Science & Society

Science and Society and how they get along.

My Photo
Location: Santa Barbara, California, United States

I'm a physicist and science consultant specialized in optics, lasers and optical engineering. This blog, StarkFX, looks at what applications physics is finding today. Or, if you are looking at my StarkEffects blog, it displays my views about and interest in the interface between society and science.

Thursday, January 14, 2010

Gaians Vs Medeans

Peter D. Ward has a new book in stores "The Medea Hypothesis: Is Life on Earth Ultimately Self-Destructive?" (Princeton University Press, 2009). Ward is a rare polymath but is usually referred to as a paleontologist. In his new book he presents the Medea hypothesis (named after the murderous mother in greek mythology) which is in direct contrast to the Gaia hypothesis put forth by scientist and futurist James Lovelock, which asserts that life constantly adjusts Earth's control systems to keep the planet in a habitable homeostasis.

Ward claims that most mass extinctions were caused by microorganisms rather than asteroids or comets. According to Ward, when Earth warms up enough that there is a reduced temperature differential between the poles and the tropic, we lose the driver behind ocean mixing. Without mixing, only the uppermost layer of the ocean remains oxygenated, and anaerobic bacteria that producing poisonous hydrogen sulfide gas thrive. The levels of hydrogen sulfide in the atmosphere eventually become lethal poisoning living creatures and shredding the ozone layer. "This is life killing itself off," Ward says.

Carbon dioxide, the cause of this catastrophic warming, has been supplied by volcanic floods that churned out enough CO2 to shut down ocean mixing. But thanks to the actions of humankind, the delicate balance that keeps Earth habitable is once again in danger. "All you need is enough [warming] to reduce the temperature difference between the poles and the equator, and the whole system goes down," Ward says.

Volcanic floods were better than we are at putting out the carbon dioxide (and they'll likely prove quite proficient at it again sometime in the future). Experts set 350 parts per million as the maximum acceptable level for atmospheric CO2 while we are already at 390ppm. Geologic events that wiped out life in the past raised the levels to 1,000 ppm. Of course, we are slower, but still effective since things are likely to get very ugly for human life along the way even at our slow pace. Most of us are unlikely to see the near complete anihilation of life by the hydrogen sulfide producing micro-organisms. Instead we will see the more near term and obviously anthropomorphic misery such as displacement, war and famine unless we can learn to cooperate on a global scale with common goals. If we do survive our own political self destructive behaviors and attitudes we will still have to deal with the loss of arable land and the rising sea changing the world's maps, but we will probably have air to breathe.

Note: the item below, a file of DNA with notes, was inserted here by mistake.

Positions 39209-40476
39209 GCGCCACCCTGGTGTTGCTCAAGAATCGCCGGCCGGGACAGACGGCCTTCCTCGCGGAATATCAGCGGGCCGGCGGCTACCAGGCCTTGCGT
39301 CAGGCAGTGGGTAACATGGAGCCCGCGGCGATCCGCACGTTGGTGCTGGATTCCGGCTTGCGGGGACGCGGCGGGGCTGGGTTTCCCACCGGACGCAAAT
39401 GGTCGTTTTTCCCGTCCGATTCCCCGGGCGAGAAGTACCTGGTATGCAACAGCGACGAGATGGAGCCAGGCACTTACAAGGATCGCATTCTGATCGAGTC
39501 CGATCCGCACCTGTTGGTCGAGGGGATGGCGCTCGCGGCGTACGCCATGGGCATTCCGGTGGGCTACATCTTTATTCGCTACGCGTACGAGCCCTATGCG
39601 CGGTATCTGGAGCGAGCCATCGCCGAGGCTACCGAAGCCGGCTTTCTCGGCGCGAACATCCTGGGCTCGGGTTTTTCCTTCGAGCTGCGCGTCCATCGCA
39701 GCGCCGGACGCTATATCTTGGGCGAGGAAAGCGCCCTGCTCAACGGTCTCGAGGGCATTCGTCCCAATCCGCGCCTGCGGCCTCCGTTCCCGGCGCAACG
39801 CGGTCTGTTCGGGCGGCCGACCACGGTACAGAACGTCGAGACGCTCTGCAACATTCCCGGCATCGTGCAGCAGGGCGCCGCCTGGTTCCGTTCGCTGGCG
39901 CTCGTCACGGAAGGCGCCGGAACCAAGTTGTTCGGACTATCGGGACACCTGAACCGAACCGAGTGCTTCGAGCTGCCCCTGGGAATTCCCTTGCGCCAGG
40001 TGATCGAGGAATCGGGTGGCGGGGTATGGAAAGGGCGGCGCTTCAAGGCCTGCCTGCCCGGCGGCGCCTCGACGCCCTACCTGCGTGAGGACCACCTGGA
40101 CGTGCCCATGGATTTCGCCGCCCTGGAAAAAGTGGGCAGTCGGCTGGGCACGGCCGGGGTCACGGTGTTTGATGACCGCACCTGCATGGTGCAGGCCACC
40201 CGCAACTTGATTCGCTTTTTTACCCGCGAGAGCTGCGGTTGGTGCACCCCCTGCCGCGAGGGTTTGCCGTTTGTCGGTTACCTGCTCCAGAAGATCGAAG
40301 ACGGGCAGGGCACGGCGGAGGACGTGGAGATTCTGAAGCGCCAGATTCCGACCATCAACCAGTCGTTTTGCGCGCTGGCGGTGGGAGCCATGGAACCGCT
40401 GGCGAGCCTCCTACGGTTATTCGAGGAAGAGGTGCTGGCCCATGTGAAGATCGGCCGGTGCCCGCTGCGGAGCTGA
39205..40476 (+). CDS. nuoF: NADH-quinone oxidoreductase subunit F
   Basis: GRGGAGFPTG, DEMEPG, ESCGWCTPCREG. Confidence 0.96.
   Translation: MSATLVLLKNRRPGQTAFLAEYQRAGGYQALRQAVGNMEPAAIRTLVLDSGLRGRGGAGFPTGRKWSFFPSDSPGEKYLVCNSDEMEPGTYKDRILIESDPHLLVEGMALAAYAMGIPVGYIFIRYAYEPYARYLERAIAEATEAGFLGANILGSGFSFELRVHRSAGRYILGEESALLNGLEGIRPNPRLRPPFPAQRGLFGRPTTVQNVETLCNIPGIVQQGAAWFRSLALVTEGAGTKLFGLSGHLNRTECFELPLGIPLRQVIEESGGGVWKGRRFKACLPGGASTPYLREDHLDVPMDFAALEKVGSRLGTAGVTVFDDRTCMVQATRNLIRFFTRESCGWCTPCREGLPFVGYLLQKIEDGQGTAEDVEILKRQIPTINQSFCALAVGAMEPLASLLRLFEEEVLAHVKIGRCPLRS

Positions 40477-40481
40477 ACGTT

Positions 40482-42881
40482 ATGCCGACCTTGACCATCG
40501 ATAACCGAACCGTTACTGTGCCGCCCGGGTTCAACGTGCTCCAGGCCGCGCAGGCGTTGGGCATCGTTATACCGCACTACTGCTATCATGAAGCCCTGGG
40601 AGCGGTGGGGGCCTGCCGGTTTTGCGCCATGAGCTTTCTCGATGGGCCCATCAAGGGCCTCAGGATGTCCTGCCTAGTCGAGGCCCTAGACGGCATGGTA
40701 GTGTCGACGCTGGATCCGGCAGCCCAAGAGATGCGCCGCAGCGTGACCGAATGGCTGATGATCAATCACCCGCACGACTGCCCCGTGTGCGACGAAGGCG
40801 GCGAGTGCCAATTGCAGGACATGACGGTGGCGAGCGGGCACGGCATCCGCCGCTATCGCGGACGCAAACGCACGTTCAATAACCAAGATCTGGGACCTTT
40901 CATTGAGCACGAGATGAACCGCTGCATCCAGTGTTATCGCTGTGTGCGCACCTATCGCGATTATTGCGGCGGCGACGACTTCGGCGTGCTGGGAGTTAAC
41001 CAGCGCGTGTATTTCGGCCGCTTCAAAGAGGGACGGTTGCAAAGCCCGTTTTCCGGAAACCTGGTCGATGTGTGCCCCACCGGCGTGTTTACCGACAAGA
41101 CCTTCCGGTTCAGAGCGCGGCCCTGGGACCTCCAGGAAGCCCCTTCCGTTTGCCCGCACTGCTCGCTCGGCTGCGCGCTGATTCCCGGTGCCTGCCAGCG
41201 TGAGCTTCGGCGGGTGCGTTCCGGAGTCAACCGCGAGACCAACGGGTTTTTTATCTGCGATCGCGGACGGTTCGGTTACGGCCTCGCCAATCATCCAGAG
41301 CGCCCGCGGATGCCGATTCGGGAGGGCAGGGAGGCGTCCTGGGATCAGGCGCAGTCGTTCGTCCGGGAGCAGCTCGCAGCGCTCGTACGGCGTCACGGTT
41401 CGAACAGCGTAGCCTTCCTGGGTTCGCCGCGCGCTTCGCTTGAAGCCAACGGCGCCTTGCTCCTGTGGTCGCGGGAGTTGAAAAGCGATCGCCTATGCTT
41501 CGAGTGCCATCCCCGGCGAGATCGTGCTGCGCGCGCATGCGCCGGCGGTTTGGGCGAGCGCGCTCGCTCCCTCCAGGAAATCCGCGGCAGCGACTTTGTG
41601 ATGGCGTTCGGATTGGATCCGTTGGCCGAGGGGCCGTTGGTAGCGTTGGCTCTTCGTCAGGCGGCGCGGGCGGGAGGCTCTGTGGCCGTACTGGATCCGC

It is fairly clear to me that the earth's feedback systems do self-adjust to some extent, but extreme Gaianism is nonsense. Unless, you consider that the earth's systems are doing just fine even if one of the adjustments was to eliminate us. It is also fairly clear that living systems do tend to cycle with a self destructive phase as part of that cycle. Again, when the cycle starts over something thrives, even if we aren't there to observe.

Are there any real solutions: Probably not, but there are things that will make life better while it lasts. Nuclear energy production (fusion, if possible, but there are difficult waste issues in either type of nuclear power production), efficient solar energy, better use of microbes to produce food and fuel are a few potential improvements. All of these are currently untenable technologies. Hope is the driver that will make these technologies a reality. Sharing scientific know-how and cooperative research just might make them possible.

If we are complete Medeans and we don't have long term hope for improving this world, we won't do anything. If we are complete Gaians and expect the world will just take care of us, we won't do anything. We only remember the people who did something.

Troy Stark

Labels: ,


Blogger April said...

I agree with the medean hypothesis. I believe the earth has the ability to replenish itself and adjust to what humans throw it, but to a degree, and humans have long surpassed that degree. Sad fact is, no matter how many environmentalists there are working hard to change the damage done to the air and ozone etc. there are more people who just don't give a rats ass and would just as soon see it all deteriorate rather than forfeit their big diesel trucks or whatever. So far we're kind of balancing, teetering but eventually the earth will give out. I agree with you though, that by the time earth gives out, humans will have eliminated each other with war, genocide what-have-you.

We're all a bunch of idiots aren't we!

12:00 PM  

Post a Comment

Links to this post:

Create a Link

<< Home